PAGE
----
'In my opinion, the main concern of neoreaction is taking away power from the masses and placing it in the hands of an elite few, who are also the most intelligent members of society. You could call it a “geekocracy.”'

Although sympathetic towards it, NRx's Inner current does not want what is generally understood to be nationalism, even if they do want to create an ethnically homogeneous community, because of its tradition of opposition to central authority, privilege, aristocracy and so forth. Being essentially populist, nationalism almost always has some variety of egalitarian and anti-capitalist rhetoric to it, though only for those of the Volk. There simply is no room for either of those notions within Neoreaction. Although NRx wouldn't be likely to have any problem with the creation of racially exclusive zones on a local level in a mythical, post-Cathedral future (assuming that they've been right all along and the Great Collapse does occur...), and would probably be enthusiastic, even encouraging of efforts to bring about something like this right now, simply to undermine the Cathedral, it would largely only be as a tool towards the greater, general collapse on notions of human fungibility and essential equality.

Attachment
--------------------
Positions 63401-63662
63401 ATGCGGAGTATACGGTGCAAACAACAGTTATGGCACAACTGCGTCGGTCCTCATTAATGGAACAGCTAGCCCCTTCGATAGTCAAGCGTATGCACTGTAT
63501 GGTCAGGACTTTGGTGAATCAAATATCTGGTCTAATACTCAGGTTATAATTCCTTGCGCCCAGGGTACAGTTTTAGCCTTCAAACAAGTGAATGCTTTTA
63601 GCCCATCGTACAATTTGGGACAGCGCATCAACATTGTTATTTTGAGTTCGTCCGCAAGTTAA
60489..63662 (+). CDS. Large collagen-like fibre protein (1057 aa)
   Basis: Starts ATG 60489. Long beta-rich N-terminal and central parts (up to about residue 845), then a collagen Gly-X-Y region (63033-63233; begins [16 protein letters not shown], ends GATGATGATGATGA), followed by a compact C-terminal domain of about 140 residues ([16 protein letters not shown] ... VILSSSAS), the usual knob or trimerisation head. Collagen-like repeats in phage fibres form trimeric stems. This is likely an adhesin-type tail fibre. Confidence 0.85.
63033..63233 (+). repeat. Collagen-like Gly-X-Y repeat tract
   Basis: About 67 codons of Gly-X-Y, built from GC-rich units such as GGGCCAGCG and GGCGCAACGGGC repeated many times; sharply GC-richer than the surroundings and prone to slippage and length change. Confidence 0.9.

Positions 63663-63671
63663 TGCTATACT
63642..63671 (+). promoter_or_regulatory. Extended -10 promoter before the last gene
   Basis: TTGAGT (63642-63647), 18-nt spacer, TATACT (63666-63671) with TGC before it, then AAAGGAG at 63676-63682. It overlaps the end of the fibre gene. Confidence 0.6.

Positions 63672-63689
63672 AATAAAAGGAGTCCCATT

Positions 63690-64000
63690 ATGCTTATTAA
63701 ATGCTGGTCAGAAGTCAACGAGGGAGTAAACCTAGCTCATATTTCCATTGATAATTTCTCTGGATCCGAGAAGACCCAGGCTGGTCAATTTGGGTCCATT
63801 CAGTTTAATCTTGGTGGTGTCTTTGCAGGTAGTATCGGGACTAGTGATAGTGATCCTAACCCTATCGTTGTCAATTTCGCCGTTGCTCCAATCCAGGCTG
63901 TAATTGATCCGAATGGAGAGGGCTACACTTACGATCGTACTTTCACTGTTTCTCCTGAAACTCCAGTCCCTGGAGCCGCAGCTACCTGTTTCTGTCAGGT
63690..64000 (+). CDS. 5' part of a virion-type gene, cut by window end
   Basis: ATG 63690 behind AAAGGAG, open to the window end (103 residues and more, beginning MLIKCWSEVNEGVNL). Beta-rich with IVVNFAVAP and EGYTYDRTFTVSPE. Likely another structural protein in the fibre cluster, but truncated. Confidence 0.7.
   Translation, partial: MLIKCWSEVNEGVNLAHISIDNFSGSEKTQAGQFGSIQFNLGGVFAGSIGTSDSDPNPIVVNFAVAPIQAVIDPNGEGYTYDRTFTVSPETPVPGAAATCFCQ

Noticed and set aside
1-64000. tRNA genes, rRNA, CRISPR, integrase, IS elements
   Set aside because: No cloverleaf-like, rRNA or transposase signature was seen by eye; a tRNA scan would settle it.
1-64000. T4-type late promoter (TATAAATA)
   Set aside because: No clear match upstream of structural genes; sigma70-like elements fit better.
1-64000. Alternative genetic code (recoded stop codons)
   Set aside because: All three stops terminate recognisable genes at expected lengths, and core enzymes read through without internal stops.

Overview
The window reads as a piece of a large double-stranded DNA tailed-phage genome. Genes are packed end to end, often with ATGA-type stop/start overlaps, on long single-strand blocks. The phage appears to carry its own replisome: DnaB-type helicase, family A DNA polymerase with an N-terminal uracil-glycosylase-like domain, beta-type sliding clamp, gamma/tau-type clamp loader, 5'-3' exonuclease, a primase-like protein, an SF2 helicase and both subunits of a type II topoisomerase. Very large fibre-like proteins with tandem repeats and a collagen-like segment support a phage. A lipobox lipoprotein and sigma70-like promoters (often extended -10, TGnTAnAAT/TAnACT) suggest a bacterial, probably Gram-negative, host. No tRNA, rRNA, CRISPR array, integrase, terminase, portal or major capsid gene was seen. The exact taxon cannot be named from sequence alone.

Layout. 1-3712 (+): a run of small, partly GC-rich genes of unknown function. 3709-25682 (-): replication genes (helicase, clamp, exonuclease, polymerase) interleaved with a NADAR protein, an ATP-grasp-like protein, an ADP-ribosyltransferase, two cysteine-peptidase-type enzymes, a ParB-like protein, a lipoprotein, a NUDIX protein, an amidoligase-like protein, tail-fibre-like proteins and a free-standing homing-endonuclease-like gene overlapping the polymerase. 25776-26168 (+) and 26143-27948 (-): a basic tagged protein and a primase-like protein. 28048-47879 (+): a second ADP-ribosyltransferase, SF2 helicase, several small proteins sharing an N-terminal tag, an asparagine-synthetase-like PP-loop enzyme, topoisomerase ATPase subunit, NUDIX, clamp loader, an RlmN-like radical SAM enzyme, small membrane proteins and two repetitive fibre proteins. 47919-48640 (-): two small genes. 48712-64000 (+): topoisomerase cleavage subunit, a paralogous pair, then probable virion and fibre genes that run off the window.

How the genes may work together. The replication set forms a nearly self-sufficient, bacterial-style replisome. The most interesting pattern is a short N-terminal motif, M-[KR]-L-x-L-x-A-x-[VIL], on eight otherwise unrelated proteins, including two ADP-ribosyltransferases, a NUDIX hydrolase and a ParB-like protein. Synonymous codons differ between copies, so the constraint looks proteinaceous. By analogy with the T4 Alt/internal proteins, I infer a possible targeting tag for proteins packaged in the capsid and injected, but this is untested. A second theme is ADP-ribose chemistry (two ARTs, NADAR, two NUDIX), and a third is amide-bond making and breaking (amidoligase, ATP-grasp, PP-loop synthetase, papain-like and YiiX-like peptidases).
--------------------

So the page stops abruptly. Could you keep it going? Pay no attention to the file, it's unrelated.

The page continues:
Even with this being said, for the Outer territory of NRx, support for renewed interest in race as something beyond social construction might very well be off-set if heads in the wrong direction and results in something bad for business. Hence concerns about the resurgent extreme Right in Europe; to quote Land again: 'When [White Nationalists] speak of a ‘World Brotherhood of Europeans’ it strikes most neoreactionaries (I suspect) as scarcely less comical than an appeal for universal human brotherhood, since it blithely encompasses the most vicious and ineliminable antagonisms in the world.'